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All of these are free from legal copyright issues but I don't know where they fall on Adobe's policies. 


By @ByTheWindSailor


They fall in free to use, except if you use the likeness of a "new" creation from Disney for example. Snow White is free from use, but Disney's depiction is not. The same with Winnie the Pooh, who entered into the public domain recently. The depiction (bear with a red t-shirt) of Disney's figure is still copyrighted. But friendly Winnie could be turned into a monster… https://youtu.be/W3E74j_xFtg?feature=shared

ABAMBO | Hard- and Software Engineer | Photographer

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Enthusiast ,
Sep 01, 2023 Sep 01, 2023

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The OP ask about popular fictional persons. People from novels and cartoons. 

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Community Expert ,
Sep 01, 2023 Sep 01, 2023

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Adobes policy on images does not mention public domain. It states that any resembalance to real persons require a model release. For me, that means even for public domain.


By @RALPH_L

If you want to use a generative AI depicting Abraham Lincoln or Queen Elisabeth I (not II) go ahead. You may do that. Their visuals are in the public domain and no heir will object to use their likeness. It's a different story with Elvis or Einstein.

ABAMBO | Hard- and Software Engineer | Photographer

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Community Expert ,
Sep 01, 2023 Sep 01, 2023

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Moby Dick (aka The Whale)  is an 1851 fiction novel by Herman Melville.

Jane Austin was an author who died over 100 years ago.  The following image of Jane Austin is in Public Domain.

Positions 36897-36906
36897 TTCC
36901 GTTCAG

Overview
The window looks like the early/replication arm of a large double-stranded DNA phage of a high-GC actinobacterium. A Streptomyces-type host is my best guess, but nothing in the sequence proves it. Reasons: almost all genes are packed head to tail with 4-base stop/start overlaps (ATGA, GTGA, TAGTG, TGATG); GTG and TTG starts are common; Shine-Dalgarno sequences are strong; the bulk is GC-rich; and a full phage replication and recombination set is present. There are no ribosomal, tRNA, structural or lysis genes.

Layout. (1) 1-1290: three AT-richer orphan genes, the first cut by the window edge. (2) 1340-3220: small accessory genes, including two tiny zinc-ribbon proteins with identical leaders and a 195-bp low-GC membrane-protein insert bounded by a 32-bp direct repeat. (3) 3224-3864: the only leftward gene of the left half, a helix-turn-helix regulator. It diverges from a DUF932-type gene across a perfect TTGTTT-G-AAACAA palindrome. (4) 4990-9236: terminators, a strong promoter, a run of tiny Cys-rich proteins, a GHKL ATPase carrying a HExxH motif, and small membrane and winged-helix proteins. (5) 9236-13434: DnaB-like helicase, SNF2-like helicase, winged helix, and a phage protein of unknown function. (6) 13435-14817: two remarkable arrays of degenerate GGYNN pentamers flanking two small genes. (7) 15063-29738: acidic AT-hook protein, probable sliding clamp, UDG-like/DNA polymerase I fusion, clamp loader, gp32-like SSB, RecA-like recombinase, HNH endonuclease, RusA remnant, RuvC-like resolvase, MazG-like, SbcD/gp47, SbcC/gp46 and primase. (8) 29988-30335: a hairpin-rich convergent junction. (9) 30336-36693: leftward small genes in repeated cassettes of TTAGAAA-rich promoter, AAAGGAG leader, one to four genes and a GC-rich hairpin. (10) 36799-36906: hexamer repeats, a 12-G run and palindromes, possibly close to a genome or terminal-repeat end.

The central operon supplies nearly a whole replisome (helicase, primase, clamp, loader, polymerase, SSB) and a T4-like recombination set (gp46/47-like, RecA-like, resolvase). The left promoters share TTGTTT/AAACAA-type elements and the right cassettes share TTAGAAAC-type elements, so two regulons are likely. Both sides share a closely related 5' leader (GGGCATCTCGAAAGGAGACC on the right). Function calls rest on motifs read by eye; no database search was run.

https://commons.wikimedia.org/wiki/File:Jane_Austen.jpg

 

Stock prohibits using works in Public Domain.  Everything you submit to Stock must be YOUR OWN work, not the work or partial work of other artists.  See below.

https://helpx.adobe.com/stock/contributor/help/submission-guidelines.html

image.png

 

Hope that helps.

 

 

 

 

Nancy O'Shea— Product User, Community Expert & Moderator
Alt-Web Design & Publishing ~ Web : Print : Graphics : Media

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Community Expert ,
Sep 01, 2023 Sep 01, 2023

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Makes perfect sense. I have been commenting under the impression--I think correctly so--that he was using AI. But incorporating the images you mentioned IN to and AI asset would certainly be a no-no.

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Community Beginner ,
Sep 01, 2023 Sep 01, 2023

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I was referring to unique artistic interpretations of public domain characters (vector art of Moby Dick, a modern illustration of what Jane Eyre might look like). 

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Community Expert ,
Sep 01, 2023 Sep 01, 2023

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As long as the Moby Dick is your creation, you can go on. You cannot take a picture or a photographic representation and turn that into a vector art. 

ABAMBO | Hard- and Software Engineer | Photographer

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Community Expert ,
Sep 01, 2023 Sep 01, 2023

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I'm sure that would be allowed if the keywords & titles don't tigger a read flag. 

 

 

Nancy O'Shea— Product User, Community Expert & Moderator
Alt-Web Design & Publishing ~ Web : Print : Graphics : Media